from the THE-DATABASE-IS-MADE-OF-PEOPLE! dept
Every day in the US, millions of license plate photos are scanned and stored in various third-party databases, accessible by hundreds of law enforcement agencies, including those at the federal level. Privacy concerns have been raised by groups like the EFF and ACLU, but these have been brushed off with two assertions:
1. Driving in public is, by definition, not a private activity.
2. The license plate/location data only identifies a vehicle, not a person.
The first point can't really be argued. Your expectation of privacy pretty much ends when you start traveling on public streets. But the massive number of plate photos scanned and stored still creates privacy concerns. Most of the photos stored in law enforcement databases have nothing to do with ongoing investigations, and long-term storage of irrelevant plate/location data allows law enforcement to "track" anyone it wants to. Further concerns arise when agencies troll events like political rallies to add plates to their databases. It may not be a privacy violation, but it does raise questions about surveillance of First Amendment-protected activities.
As for the second argument -- just cars, not people -- that one's apparently completely bogus.
In addition to tracking license plates, the federal government has been taking and sharing photos of drivers and passengers inside the cars, documents obtained by the American Civil Liberties Union show.The reality of the situation doesn't mesh with law enforcement's statements. And with ALPR manufacturers like Vigilant Solutions hoping to add facial recognition technology to their products, law enforcement agencies will soon have access to millions of individuals' photos, a large majority of which aren't currently under investigation.
License plate readers (LPRs) are designed to provide “the requester” with images of license plate vehicle numbers, in addition to “photos of visible vehicle occupants,” one of the newly released documents reads.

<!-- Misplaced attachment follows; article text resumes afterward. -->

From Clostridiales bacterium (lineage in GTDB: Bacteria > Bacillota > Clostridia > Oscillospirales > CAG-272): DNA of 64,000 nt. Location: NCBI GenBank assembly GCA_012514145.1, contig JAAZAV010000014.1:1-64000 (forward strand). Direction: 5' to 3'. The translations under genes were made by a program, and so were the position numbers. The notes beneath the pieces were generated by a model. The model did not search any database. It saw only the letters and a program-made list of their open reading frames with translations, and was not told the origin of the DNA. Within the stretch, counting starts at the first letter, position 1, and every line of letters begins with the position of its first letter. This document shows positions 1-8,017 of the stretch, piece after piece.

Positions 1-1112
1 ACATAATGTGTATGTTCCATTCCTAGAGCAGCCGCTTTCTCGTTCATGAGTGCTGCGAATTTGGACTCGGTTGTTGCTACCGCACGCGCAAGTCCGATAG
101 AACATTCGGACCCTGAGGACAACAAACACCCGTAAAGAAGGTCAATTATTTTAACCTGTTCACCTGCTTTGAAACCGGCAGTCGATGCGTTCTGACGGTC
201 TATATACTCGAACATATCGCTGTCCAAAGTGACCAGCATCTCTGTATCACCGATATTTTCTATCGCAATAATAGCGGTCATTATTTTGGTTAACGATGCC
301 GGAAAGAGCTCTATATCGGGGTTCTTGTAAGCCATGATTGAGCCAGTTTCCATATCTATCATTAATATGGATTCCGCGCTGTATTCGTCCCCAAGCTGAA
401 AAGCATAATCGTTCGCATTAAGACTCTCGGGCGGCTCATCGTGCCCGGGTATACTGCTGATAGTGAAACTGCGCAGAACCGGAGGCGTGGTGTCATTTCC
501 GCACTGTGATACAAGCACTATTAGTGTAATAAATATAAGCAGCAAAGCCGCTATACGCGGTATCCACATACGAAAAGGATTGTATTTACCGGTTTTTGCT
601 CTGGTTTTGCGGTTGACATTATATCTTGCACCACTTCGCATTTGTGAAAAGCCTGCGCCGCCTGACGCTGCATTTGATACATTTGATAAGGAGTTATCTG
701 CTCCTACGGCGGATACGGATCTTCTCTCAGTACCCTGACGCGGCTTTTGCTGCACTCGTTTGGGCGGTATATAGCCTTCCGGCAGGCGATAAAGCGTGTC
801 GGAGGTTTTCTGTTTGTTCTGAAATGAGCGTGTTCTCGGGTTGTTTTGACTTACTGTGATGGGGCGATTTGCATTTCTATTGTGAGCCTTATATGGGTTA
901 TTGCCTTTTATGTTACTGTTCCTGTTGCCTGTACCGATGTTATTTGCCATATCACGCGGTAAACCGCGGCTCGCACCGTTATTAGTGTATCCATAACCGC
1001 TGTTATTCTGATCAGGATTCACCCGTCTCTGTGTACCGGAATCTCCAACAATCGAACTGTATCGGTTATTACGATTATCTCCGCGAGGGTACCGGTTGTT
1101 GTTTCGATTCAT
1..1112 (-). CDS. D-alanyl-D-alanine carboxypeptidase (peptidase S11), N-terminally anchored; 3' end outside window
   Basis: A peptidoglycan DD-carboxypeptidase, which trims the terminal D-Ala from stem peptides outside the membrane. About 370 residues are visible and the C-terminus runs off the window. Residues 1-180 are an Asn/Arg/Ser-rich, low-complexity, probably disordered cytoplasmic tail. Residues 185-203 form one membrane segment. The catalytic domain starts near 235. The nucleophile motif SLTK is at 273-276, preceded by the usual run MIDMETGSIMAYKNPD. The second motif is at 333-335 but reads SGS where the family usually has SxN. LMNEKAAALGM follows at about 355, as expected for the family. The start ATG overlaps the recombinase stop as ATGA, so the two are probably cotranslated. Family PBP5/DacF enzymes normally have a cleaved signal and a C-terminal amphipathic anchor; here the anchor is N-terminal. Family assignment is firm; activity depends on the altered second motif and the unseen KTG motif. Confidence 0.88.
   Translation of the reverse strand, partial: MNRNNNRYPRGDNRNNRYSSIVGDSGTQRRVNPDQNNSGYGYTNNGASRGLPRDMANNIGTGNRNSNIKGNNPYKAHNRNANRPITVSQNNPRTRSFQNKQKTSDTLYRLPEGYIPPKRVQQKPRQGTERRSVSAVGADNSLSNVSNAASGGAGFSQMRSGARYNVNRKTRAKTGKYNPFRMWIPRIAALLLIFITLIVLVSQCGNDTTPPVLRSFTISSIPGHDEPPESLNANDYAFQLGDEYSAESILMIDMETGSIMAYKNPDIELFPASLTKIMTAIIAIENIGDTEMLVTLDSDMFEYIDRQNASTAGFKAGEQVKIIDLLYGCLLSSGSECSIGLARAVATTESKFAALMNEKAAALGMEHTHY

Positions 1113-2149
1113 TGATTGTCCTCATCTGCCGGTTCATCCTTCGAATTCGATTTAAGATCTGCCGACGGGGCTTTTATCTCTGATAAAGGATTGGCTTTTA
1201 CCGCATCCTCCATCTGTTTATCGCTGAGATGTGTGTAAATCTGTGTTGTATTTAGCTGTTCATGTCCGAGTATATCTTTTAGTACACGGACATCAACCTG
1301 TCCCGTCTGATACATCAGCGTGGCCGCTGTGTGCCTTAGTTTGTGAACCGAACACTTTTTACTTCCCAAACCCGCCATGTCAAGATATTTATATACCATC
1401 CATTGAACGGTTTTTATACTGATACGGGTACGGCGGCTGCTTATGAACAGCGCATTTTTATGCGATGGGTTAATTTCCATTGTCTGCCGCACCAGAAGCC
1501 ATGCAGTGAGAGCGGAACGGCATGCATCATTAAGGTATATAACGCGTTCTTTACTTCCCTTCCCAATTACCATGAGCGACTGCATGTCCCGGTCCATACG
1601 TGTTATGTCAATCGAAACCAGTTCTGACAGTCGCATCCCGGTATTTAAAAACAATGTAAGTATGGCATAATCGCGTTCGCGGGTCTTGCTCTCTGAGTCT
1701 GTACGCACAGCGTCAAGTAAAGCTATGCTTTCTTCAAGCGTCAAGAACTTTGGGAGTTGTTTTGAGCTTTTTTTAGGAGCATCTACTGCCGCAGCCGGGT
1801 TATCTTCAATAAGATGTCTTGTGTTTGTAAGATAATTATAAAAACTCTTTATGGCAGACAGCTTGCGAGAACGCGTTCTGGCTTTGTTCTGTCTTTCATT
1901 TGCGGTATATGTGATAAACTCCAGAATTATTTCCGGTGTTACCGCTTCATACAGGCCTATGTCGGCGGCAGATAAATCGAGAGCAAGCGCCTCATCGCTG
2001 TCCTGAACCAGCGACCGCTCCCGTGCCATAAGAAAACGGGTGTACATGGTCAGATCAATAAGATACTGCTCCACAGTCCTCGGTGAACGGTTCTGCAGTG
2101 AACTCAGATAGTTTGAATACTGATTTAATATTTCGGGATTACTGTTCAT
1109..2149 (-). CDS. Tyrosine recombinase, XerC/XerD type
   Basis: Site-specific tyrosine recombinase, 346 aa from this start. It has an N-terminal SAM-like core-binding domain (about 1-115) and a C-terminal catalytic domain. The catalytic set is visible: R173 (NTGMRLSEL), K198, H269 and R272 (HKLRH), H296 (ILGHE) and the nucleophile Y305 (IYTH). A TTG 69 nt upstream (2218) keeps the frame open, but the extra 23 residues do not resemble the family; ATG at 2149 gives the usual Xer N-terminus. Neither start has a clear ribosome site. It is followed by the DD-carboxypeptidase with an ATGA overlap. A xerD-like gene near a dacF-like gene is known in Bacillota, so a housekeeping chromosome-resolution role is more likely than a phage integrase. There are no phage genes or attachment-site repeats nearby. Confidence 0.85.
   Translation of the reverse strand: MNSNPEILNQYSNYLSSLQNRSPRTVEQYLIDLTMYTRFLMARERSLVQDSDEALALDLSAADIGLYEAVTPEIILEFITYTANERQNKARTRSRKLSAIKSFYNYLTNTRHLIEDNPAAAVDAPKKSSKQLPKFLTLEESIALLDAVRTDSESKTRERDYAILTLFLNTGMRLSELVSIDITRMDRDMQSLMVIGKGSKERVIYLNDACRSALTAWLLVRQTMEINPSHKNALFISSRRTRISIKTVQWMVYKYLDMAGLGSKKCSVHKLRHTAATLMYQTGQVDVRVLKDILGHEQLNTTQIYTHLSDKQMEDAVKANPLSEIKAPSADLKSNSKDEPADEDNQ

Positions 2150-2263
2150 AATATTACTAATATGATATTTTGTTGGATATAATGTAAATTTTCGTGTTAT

Another document obtained by the ACLU reveals the cameras have the ability to “store up to 10 photos per vehicle transaction including 4 occupant photos.”
The DEA's database alone holds at least 343 million LPR photos. Other law enforcement agencies are adding millions of shots to these shared databases daily. While the expectation of privacy is lowered in public settings, the millions of photos amassed turn these databases into long-term tracking devices. Surveillance of this scope used to be limited by personnel availability. Now, it's as easy as leaving camera running for the entire shift -- day after day after day. This low-effort process builds easy-to-use "maps" of citizens' movements -- where they work, where they live, which businesses they frequent, where they spend their "off" hours, which doctors they use, etc. And it's all at the fingertips of federal, state and local law enforcement agencies.
No law enforcement agencies are willing to talk about the implications of storing millions of "non-hit" photos. Los Angeles law enforcement officials went so far as to claim all captured photos were "relevant" to investigations. What little has been uncovered has been the results of tenacious FOIA requesters or open records lawsuits. The efforts being made to keep this information out of the public eye has very little to do with "protecting law enforcement methods" and everything to do with minimizing the amount of scrutiny or criticism these agencies face.
With the steady improvement of facial recognition technology, law enforcement agencies will soon know not only where your vehicle's been, but who was in it. The push back against this technology isn't so much about preventing its use, but preventing its abuse. Storing records unrelated to criminal activity for years is nothing more than stockpiling of data for its own sake -- nearly completely divorced from the actual business of enforcing laws.